Pseudotumor of infancy (POI) occurs within the first month of life as a benign neck mass and affects 0.4% of all newborns. Differentiating these lesions from a malignancy or a congenital anomaly requiring surgical intervention can represent a diagnostic challenge for the clinician. While 80-90% of these masses resolve spontaneously within the first six months of life, there is still considerable time expended and cost incurred in the evaluation of POI. We have established and implemented a protocol for the evaluation of these patients consisting of a complete history and physical exam, ultrasonography and routine follow-up every four to six weeks. Seventeen patients were identified who had been evaluated and followed in the aforementioned manner. Two patients underwent diagnostic imaging studies prior to referral, consisting of magnetic resonance imaging (MRI) and computed tomography (CT). Ultrasonography appeared identical in 80% of the cases of POI with a heterogeneous pattern of internal echogenicity and a hypoechoic surrounding rim. The remaining ultrasound studies differed only subtly with regard to the internal echo pattern. There were no patients with pseudotumor of infancy in whom the ultrasound was normal. We concluded that a work-up including a history and physical exam and ultrasound is an accurate and cost-effective method for evaluating newborns with a neck mass, when suspicious for POI. Ultrasonography has a 100% sensitivity for the diagnosis of POI in this clinical scenario.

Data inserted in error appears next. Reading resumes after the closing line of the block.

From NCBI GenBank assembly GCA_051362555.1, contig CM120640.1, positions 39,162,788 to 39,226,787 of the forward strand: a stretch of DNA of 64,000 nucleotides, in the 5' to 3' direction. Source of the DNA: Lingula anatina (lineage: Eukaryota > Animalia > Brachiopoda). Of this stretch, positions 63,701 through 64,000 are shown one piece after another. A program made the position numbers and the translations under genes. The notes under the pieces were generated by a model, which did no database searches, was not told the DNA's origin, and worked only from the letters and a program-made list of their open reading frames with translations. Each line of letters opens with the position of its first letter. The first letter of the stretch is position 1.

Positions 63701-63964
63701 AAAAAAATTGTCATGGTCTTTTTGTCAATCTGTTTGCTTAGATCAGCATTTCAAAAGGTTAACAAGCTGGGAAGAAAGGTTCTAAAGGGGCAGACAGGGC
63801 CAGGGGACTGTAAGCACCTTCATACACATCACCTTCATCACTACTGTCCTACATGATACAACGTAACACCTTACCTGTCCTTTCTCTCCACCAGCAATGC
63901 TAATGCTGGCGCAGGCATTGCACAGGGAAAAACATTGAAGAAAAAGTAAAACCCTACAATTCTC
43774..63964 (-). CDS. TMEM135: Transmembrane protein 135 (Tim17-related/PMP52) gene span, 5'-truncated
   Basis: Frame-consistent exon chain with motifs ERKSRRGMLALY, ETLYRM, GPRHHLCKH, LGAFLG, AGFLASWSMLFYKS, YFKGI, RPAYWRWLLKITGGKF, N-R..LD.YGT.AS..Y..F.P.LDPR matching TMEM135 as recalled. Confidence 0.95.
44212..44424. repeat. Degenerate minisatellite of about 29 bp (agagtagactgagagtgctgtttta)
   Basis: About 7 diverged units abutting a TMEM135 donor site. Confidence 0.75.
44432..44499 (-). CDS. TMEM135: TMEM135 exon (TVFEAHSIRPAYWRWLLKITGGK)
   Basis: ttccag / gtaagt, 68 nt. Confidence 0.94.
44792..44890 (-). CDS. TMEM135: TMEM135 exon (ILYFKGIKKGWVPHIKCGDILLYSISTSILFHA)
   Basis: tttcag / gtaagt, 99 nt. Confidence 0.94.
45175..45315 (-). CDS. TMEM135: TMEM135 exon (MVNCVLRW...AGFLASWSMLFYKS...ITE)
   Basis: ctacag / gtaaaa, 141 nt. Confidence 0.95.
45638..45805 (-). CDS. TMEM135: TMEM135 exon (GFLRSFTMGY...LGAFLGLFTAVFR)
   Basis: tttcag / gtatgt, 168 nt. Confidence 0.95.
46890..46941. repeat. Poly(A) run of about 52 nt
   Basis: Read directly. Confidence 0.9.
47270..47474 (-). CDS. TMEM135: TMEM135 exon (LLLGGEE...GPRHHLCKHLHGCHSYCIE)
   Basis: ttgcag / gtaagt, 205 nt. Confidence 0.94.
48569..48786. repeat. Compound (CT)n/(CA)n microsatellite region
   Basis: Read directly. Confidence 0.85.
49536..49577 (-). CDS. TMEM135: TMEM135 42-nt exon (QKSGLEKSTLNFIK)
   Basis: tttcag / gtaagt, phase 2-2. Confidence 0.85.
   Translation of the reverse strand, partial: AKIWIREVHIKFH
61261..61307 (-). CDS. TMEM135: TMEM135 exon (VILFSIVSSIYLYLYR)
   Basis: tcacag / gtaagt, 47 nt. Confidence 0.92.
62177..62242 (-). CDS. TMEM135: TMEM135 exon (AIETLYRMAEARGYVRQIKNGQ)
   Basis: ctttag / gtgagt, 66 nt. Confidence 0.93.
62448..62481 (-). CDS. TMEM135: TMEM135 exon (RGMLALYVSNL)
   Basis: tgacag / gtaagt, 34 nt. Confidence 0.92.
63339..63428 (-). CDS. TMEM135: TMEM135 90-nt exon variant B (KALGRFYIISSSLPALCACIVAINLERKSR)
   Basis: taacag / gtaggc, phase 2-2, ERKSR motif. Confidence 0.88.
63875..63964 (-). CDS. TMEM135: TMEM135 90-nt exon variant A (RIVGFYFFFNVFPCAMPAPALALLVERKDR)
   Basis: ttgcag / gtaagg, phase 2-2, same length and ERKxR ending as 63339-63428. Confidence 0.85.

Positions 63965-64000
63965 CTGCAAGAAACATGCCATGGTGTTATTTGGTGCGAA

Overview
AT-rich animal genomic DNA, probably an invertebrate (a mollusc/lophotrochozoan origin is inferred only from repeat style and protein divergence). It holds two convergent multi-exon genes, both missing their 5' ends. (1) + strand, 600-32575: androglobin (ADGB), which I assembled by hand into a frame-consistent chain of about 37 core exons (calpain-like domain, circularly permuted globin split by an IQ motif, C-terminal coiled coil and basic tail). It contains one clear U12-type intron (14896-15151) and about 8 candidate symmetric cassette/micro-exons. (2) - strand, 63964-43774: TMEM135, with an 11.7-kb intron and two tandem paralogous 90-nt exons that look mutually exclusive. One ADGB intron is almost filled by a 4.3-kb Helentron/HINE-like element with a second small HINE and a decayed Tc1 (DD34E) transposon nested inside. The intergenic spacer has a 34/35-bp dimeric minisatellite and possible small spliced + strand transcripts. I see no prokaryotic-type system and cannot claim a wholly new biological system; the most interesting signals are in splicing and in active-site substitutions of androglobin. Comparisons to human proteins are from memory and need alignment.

|Original language||English (US)|
|Number of pages||7|
|Journal||Ear, Nose and Throat Journal|
|State||Published - Apr 1 1996|
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